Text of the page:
- Cosmic-ray detectors are nothing new, but are prohibitively large and expensive for schools and colleges.
- A team of researchers is now working to produce a cheap kit for students aged 14-18 to build their own open-source cosmic-ray detectors.
- Their first design was based on smartphone technology, but this wasn’t ideal.
- The advent of the versatile (and cheap) Raspberry Pi computer and Arduino electronics platform got the team thinking, and growing.
The best way to learn how a particle physics detector works is to design and build your own. That’s exactly what a small group of researchers have been doing in their spare time, and prototypes of their Cosmic Pi detector will be runners-up prizes in the CERN Beamline 4 Schools competition.
Motivated by a shared interest in citizen science and a passion for technology that goes well beyond their day jobs, James Devine, Justin Salmon, and Hugo Day (all from CERN, the European Organization for Nuclear Research) first started working on a low-cost cosmic-ray detector at the annual CERN Webfest in 2013.
Cosmic-ray detectors are nothing new, but with a price tag of up to around €18,000 (~$20,000) and the size of a large filing cabinet, few schools and colleges were likely to buy one, even with the promise of being part of an international collaboration. Devine (an electrical engineer), Salmon (a computer scientist), and Day (an applied physicist) want to produce a €250-400 (~$280-430) kit for students aged 14-18 to build their own open-source cosmic-ray detector and become part of a global cosmic-ray telescope.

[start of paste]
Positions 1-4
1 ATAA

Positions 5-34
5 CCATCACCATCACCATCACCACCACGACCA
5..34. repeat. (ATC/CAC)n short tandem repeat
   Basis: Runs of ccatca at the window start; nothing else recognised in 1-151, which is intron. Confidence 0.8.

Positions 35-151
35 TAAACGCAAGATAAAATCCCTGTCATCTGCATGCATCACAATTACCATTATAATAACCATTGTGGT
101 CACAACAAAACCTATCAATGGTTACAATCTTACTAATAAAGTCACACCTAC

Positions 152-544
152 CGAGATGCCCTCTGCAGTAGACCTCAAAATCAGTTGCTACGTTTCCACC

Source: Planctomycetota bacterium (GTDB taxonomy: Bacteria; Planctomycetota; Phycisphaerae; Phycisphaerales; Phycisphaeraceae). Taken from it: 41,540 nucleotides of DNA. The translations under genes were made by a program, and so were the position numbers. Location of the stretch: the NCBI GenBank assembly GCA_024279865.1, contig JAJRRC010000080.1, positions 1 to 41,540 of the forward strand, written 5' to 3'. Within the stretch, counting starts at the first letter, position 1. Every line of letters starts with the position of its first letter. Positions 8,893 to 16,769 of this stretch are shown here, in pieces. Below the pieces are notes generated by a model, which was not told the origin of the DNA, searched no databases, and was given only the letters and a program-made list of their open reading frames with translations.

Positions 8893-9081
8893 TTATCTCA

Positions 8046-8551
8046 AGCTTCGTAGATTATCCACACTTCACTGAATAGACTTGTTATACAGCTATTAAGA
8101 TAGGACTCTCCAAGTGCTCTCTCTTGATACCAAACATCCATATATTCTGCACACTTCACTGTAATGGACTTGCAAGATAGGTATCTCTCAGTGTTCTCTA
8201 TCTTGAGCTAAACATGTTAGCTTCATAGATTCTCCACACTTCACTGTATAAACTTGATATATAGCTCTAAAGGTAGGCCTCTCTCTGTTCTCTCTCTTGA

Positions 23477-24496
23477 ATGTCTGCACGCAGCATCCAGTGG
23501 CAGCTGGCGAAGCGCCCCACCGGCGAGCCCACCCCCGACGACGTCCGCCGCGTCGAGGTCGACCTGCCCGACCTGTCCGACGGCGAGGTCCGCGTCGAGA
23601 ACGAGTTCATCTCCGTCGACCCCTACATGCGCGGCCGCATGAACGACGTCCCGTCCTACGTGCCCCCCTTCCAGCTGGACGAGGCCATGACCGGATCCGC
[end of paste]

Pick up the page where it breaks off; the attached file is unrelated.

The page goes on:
The first design was based on smartphone technology but it wasn’t ideal. The advent of the versatile (and cheap) Raspberry Pi computer and Arduino electronics platform got the team thinking, and growing.
Through hackathons and other events, the team has gained members Cosimo Cantini from ETH Zurich; Etam Noah, Leila Haegel, and Ruslan Asfandiyarov from the University of Geneva; and Julian Lewis, a retired CERN engineer, with expertise in detector design, microcontrollers, readout electronics, and particle physics.
With most of the development work taking place at the weekends, what’s the motivation for the project? “We all want to learn how to build an entire detector,” says James, “from the power supply and detector design to the electronics and data analysis. We’ve all learnt from each other.”
The kit that runner-up teams in the Beamline 4 Schools competition will receive is still a prototype, and that means their feedback will be extremely valuable as Cosmic Pi develops. The goal is to produce an open-source design and make it available through crowdfunding.
“None of us are cosmic-ray scientists, but we’re building a community science project,” explains Hugo, “You don’t have to sit back and wait for scientists to do science!”
Interested in reading more about Raspberry Pi? Check out our story about Wee ARCHIE, a bite-sized supercomputer from the University of Edinburgh.
This article is republished with permission from the UK News from CERN newsletter. Read the latest issue to find out about the role played by the Worldwide LHC Computing Grid in making the particle-physics research carried out at CERN possible.